SPEECH - Dementia in Australia
25 October 2021
I am very pleased to speak on this motion moved today by my friend and colleague the member for Perth, because there has never been a more critical time to address the issue of dementia in Australia. In 2021 there are an estimated 472,000 Australians living with dementia.
Without a medical breakthrough, the number of people with dementia is expected to increase by almost 1.1 million by 2058. Dementia is a terminal condition, and there is still no cure. It continues to be the leading cause of death of women in Australia and the second-leading cause of death in this country overall, and it is predicted to become the leading cause of death within the next five years. It is estimated that today almost 1.6 million people in Australia are involved in the care of someone living with dementia. We know that approximately 70 per cent of people with dementia are living at home in the community, so ensuring our communities are dementia-friendly and inclusive makes very good sense and should be a high priority for local, state and federal governments throughout Australia. While health, aged-care and disability sector reforms over recent years have been vital to better supporting people with dementia, we know from what individuals impacted by dementia tell us that there is still a long way to go before we can address and, indeed, prevent discrimination, stigma and misunderstanding of dementia in our communities.
My father was diagnosed with Alzheimer's disease, the most common form of dementia, almost two years ago. He continues to live an active and fulfilling life, thanks in large part to my remarkable mother, a strong family support network, a terrific team of carers, and some truly wonderful people and resources in our local community. All of us have a role to play in supporting him, allowing him to continue the many activities he enjoys, including a daily walk to the newsagent to get his beloved Newcastle Herald. I've learnt a lot about how a little bit of support can go a long way to helping maintain a person's dignity and community involvement.
My father is an extraordinary person. He inspires me every day. He's always been a leader, he's always put himself forward, and he's always mindful of others around him. When I told him I was going to join my colleague and friend, the member for Dobell, who joins me in the chamber today to honour her father's passing in the 2021 Grant McBride Memory Walk and Jog, my dad was the first person to put up his hand and say that he wanted to walk with me. He knew the value of raising awareness and funds around dementia research.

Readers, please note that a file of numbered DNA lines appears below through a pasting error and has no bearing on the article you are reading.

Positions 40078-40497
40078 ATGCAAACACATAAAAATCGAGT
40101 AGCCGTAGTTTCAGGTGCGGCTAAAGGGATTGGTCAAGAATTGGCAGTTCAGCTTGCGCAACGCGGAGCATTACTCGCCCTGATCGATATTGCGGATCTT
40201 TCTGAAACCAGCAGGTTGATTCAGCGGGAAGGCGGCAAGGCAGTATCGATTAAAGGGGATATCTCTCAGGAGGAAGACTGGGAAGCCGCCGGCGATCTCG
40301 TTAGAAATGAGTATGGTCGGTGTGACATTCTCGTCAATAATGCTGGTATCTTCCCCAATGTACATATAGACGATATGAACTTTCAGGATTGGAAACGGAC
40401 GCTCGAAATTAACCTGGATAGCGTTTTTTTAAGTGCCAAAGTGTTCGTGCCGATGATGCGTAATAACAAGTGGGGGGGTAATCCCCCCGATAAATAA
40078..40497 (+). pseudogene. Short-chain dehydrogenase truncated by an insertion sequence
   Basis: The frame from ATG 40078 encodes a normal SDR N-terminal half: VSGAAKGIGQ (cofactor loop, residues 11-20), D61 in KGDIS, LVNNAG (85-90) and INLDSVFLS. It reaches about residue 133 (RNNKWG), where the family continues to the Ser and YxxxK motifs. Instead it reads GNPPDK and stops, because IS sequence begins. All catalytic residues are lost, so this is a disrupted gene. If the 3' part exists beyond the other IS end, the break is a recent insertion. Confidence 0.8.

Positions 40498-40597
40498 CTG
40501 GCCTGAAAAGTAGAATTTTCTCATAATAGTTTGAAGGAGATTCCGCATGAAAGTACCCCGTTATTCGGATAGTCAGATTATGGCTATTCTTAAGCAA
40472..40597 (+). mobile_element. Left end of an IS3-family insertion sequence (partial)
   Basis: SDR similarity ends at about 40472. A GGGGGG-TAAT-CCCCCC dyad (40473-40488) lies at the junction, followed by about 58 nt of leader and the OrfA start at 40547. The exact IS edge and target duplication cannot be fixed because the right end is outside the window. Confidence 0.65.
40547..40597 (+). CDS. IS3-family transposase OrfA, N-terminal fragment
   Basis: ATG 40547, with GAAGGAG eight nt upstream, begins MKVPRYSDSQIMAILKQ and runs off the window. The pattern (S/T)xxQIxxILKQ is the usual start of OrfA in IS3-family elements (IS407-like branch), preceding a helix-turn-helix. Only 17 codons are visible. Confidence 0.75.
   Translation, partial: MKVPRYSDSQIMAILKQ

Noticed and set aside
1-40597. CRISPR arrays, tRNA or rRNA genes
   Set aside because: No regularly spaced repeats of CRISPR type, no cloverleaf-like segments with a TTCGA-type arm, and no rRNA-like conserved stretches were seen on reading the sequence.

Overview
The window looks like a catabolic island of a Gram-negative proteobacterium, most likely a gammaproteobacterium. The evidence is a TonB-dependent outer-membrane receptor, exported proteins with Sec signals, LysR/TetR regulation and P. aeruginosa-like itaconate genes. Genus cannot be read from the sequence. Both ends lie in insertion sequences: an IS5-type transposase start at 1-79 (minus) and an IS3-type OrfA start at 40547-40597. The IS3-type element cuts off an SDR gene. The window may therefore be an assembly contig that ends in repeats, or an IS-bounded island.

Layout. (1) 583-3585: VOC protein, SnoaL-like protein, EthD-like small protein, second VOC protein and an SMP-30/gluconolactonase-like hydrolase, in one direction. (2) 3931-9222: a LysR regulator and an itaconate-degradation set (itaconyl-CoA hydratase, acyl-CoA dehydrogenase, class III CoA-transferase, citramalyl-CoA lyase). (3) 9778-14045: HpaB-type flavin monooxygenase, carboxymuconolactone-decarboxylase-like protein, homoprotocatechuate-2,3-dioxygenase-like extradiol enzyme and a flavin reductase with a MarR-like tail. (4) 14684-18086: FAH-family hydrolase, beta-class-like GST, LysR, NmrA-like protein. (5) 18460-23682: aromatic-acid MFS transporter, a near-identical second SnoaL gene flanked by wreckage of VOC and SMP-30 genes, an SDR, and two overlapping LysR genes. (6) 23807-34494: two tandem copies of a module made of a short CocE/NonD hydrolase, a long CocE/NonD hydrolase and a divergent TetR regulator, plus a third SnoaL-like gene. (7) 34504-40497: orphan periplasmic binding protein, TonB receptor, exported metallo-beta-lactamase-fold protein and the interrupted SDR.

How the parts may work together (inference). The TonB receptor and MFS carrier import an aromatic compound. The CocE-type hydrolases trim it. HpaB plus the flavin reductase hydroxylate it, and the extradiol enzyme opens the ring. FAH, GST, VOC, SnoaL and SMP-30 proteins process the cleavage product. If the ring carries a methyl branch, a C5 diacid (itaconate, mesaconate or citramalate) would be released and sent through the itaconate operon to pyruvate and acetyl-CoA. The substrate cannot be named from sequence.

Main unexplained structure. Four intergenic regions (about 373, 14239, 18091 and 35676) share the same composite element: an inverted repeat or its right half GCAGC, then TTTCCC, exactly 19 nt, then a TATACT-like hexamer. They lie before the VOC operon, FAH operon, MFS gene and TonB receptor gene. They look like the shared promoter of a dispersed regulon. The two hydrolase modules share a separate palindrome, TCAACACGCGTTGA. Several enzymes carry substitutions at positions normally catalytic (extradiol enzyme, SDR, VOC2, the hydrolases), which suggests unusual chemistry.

I really want to thank those extraordinary researchers in my community at the University of Newcastle and the Hunter Medical Research Institute who continue to do groundbreaking research around the early detection of dementia and potential treatments. But, of course, diagnosis comes with its own set of difficulties if you don't know how to access support and you don't have that readily available in your community. That is why I give an enormous vote of thanks to local communities like Newcastle, who play an integral role in supporting dementia inclusion both in the built environment and in the forms of activities in our communities.
I want to acknowledge the role of the Hunter Dementia and Memory Resource Centre in Hamilton that founded the remarkable Memory Cafe, which we heard members from Curtin and Perth speak of earlier. Regretfully, the funding for the Memory Cafe in Newcastle was cut—that doesn't happen in our city anymore, to a great shame. However, the Newcastle library at the local government level has picked up the Memory Project, a terrific activity where people come together on a monthly basis with an art therapist and historians.
I'd also like to acknowledge a great podcast that my parents recently contributed to called Laughter and Tears: Living with Dementia. It's a podcast series hosted by ABC broadcaster Dan Cox, who has done a lot to make sure the issue of dementia is heard and respected in our community.